“We’ve been seeing ever-increasing interest in this space and are excited to see how our community will use this service to maximise the value of their high-quality luxury,” explains NET-A-PORTER Chief Buying and Merchandising Officer Lea Cranfield. “For me, it all comes back to quality. We know that seasonal trends can come back in style, and being able to draw on vintage pieces that can stand the test of time and have been well cared for can complement and bring a unique edge to our wardrobes. I also think throwback trends, such as the current Y2K movement, will rise and endure due to well-preserved archive pieces from these eras becoming more accessible. We believe resale can influence a longevity mindset for fashion and expect this to have a knock-on effect for how people invest in luxury pieces and care for them.”
NET-A-PORTER follows in the footsteps of Farfetch.com, which was one of the first platforms to harness the one-of-a-kind appeal of luxury vintage. The website launched its resale category back in 2010 with an edit of second-hand items sourced from its community of boutique partners. “We offer a range of services, from Farfetch Donate to Farfetch Second Life, to ensure that engaging in circularity is easy and approachable for our customers,” states senior women’s editor Celenie Seidel. “The response has been incredibly encouraging and a true indication that an increasing number of people are really considering where they direct their spend and how they can incorporate pre-owned items into their wardrobes.”
These moves from some of the industry’s power players are certainly good PR for the second-hand market and integral to making it an appealing prospect for first-timers. But for an industry that has historically been driven by newness, incorporating resale can seem an intimidating prospect, particularly from a logistics point of view. This is where innovative technology platforms, such as Reflaunt, come in.
The brains behind many of these luxury resale moves, Reflaunt helps platforms to enter the resale market and empower their own customers to resell or recycle their past purchases. The brand recently worked with Ganni to introduce a feature on the website whereby customers are able to select resell items in the same way you would press return to buy a new purchase. Once sold, the customer can then choose to receive a cash payback for the sale minus a Reflaunt commission or choose to receive the full sale price and a top-up in Ganni.com credits.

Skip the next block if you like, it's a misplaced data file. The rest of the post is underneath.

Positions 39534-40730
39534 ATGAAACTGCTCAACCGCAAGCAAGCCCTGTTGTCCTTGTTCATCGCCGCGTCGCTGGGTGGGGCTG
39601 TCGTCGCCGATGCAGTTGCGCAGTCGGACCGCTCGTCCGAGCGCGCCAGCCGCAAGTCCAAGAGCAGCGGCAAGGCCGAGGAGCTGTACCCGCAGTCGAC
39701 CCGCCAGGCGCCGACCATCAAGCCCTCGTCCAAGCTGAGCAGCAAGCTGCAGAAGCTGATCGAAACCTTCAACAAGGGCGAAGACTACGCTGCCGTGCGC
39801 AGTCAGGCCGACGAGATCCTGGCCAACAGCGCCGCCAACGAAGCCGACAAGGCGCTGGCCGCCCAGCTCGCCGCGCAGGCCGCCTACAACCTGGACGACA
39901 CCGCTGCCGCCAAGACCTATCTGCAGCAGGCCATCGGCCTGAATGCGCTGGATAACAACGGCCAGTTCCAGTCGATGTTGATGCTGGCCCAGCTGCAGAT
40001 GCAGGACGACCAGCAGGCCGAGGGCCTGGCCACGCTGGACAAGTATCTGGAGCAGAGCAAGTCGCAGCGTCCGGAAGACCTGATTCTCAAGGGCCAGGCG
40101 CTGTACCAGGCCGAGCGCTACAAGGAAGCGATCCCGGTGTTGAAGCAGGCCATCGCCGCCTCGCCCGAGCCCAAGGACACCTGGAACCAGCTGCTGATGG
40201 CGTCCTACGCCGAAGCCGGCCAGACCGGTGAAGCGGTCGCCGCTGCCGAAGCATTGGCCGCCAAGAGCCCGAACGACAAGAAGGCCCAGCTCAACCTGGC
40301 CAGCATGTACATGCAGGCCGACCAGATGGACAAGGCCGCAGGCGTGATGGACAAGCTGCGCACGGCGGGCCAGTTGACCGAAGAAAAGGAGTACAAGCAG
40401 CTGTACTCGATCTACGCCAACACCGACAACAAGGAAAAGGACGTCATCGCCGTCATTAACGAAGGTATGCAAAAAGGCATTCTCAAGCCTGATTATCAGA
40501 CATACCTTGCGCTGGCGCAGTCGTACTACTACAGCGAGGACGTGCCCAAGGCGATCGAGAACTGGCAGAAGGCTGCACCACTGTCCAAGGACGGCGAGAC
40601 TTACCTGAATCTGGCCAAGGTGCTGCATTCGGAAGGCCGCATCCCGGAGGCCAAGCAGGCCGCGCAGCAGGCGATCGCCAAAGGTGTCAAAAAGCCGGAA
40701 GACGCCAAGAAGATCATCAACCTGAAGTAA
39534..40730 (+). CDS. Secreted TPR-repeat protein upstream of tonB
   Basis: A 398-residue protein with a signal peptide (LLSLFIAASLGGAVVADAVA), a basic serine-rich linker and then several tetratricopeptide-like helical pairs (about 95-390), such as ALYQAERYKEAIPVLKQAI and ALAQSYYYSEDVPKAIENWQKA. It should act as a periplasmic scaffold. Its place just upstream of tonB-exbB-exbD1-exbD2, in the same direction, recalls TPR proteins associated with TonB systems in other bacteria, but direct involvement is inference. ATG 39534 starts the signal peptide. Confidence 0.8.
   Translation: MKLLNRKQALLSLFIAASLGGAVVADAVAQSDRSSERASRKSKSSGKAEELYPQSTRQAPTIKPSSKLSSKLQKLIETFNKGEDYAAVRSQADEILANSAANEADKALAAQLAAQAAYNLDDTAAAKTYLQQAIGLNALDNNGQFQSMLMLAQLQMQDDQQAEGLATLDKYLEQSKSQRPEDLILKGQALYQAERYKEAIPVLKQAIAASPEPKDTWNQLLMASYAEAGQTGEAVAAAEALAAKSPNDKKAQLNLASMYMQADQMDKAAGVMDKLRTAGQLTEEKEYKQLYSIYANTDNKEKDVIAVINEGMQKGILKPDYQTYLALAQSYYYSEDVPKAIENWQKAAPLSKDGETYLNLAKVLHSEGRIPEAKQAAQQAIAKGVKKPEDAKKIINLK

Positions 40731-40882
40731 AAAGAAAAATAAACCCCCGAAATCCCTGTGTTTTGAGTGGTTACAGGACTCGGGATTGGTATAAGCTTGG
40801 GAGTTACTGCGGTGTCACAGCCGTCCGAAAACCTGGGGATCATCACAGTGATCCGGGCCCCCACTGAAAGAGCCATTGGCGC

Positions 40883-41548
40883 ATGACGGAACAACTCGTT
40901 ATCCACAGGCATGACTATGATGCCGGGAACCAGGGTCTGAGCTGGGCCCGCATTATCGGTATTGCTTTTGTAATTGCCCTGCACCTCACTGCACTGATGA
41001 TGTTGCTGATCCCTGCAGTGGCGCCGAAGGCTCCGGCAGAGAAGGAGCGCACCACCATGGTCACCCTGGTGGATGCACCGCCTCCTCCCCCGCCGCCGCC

“The main concern fashion brands have is around cannibalisation and the effect it may have on their first-hand business, but the reality is that customers are already selling their pieces, so the brand can choose to ignore this and not reap the benefits,” explains Reflaunt CEO and founder Stephanie Crespin. “In 10 years’ time, we think the most successful brands will have fully integrated resale throughout their business. I look forward to seeing retailers really consider the whole lifecycle of a product from start to finish, not just focused on making that one-off sale.”
As with any industry-wide change, it is not without its downsides, and as a lifelong vintage shopper, I think about the impact of luxury brands reclaiming their vintage collections and selling them at elevated prices on smaller sellers. Will this mean that second-hand clothing becomes out of reach to the average person and loses the personal touch of homegrown businesses?
“Obviously, I can’t deny that any opportunity to create a circular model is a positive one. Pushing these pieces into the mainstream makes second-hand more accessible, both in terms of the actual pieces reaching more people and elevating the conversation around a modern wardrobe that consists of new and old pieces,” says Clare Lewis, founder of Retold Vintage. “But it could be interpreted as yet another greenwashing exercise by these large brands and an opportunity to cash in on the increasing growth of the resale market. Half of the magic of vintage is hearing past life stories, who it belonged to, where it was found, etc., and smaller vintage businesses are so much better at being able to offer this personal touch.”
Perhaps the secret to second-hand’s long-term success is acknowledging the varying needs of consumers. If we can create a fashion market that offers both high-street and designer, then perhaps vintage can have its own spectrum, with charity shops and pre-loved high-street at one end and the new luxury offerings at the other. Bay Garnett, stylist and host of This Old Thing, which is sponsored by eBay, summarises it perfectly: “Are there any downsides to this change? I think anything that will make people buy and love more vintage is great, however it is presented. I think that people who love second-hand will always go to the smaller, more curated and edited sites. People love a secret and a hunt! But I think there will be something for everyone in the future of second-hand.” Amen to that.